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April 1, 2002
Vol. 59
No. 7

Reinventing the High School Experience

Small, innovative schools use technology to reinvent the high schoolexperience, empowering students to take charge of their own learning.

Stephanie, a student at New Technology High School in Napa,California, points with pride to her office door at Net-FlowInternet Solutions. Before coming to Net-Flow as an intern,she didn't know what career she wanted or what to studyin college. “Now I get paid for what I like to do,”she says. Her boss, Dean, wants her to continue working withthe company by telecommuting while she attends college.
John, who attends High Tech High School in San Diego, exhibitshis latest project on the Smart Board in the school'sconference room to a team of outside experts, teachers, parents,and students. He has worked hard through the trimester to designand develop a highly interactive, Web-based presentation. Theteam members give him valuable feedback and ask to see some ofthe other projects in his vast digital portfolio.
Joe, a student at the Met School in Providence, Rhode Island,sends the business plan for his senior project proposal to localand national foundations. He needs to raise $5,000 sothat he and his Vietnam War-veteran father can travel togetherto Vietnam to visit the places where his father fought andengage in reconciliation activities with the Vietnamese people.Joe will document the trip in video, audio, and a journal andthen publish the story of the trip on his Web site.
The high school experiences of Stephanie, John, and Joe arevastly different from those of their peers at most comprehensivehigh schools. These students attend innovative high schoolscreated through partnerships of educators, business leaders, andparents. Unlike traditional high schools, where students chooseeither a college-bound or general curriculum with compulsory corecourses and a few electives, these schools offer an individualizededucation based on each student's interests and consultationwith each student's teacher/advisors, parents, and workplacesupervisor/mentors.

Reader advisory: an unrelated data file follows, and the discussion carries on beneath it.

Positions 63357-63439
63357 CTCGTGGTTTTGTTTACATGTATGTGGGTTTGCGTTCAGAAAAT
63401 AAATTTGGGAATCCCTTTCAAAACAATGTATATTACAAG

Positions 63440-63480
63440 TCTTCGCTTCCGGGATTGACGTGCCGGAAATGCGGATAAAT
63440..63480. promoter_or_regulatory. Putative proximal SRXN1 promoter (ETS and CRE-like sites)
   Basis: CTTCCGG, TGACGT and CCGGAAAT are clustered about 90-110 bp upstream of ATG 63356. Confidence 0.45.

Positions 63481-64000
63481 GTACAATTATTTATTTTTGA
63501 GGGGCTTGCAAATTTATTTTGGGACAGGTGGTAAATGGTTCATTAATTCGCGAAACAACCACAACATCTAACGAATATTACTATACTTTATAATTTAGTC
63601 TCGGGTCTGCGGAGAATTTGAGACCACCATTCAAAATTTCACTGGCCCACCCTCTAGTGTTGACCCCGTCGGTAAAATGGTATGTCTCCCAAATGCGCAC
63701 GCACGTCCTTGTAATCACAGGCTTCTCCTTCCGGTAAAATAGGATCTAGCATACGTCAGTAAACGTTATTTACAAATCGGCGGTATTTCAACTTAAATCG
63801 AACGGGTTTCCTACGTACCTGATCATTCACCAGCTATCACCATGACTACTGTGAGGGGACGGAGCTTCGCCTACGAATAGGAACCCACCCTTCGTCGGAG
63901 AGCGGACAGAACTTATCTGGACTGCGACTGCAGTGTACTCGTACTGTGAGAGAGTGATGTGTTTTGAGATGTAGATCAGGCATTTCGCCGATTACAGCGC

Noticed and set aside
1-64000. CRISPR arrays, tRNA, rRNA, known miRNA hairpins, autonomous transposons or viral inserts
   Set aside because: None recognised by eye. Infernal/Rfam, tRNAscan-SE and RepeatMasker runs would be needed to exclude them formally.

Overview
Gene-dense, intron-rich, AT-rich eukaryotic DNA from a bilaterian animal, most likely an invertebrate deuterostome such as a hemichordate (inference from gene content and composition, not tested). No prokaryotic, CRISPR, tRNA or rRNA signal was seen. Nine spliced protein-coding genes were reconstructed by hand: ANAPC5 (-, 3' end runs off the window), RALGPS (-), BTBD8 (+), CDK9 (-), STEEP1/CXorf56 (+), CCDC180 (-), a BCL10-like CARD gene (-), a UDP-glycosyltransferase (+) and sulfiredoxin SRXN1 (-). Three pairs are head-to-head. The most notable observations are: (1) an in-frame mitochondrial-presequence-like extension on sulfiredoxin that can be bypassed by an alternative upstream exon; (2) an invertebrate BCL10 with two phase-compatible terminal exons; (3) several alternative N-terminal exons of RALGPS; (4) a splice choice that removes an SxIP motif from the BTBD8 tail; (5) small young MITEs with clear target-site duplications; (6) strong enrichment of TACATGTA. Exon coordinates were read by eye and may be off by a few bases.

This article profiles two of these schools—New TechnologyHigh School and High Tech High. The third school—theMet—is described in detail in the article “One Kidat a Time” by Eliot Levine (p. 29).

New Technology High School

New Technology High School ( the brainchild of local educators, business leaders, andparents who responded to the need for a high-tech workforcein the Napa Valley. The school opened in 1996, serving 220students in grades 11–12 from two feeder high schoolsin the Napa Unified High School District and from severalsurrounding districts. Parents and students in these districtsare informed about New Technology High School throughpromotional mailings and five parent information nights eachyear. Students apply by providing an application and a personalessay and are selected by lottery from a pool of eligibleapplicants. Entrance requirements are a 2.0 grade point averageand completion of 9th and 10th grade courses for graduation.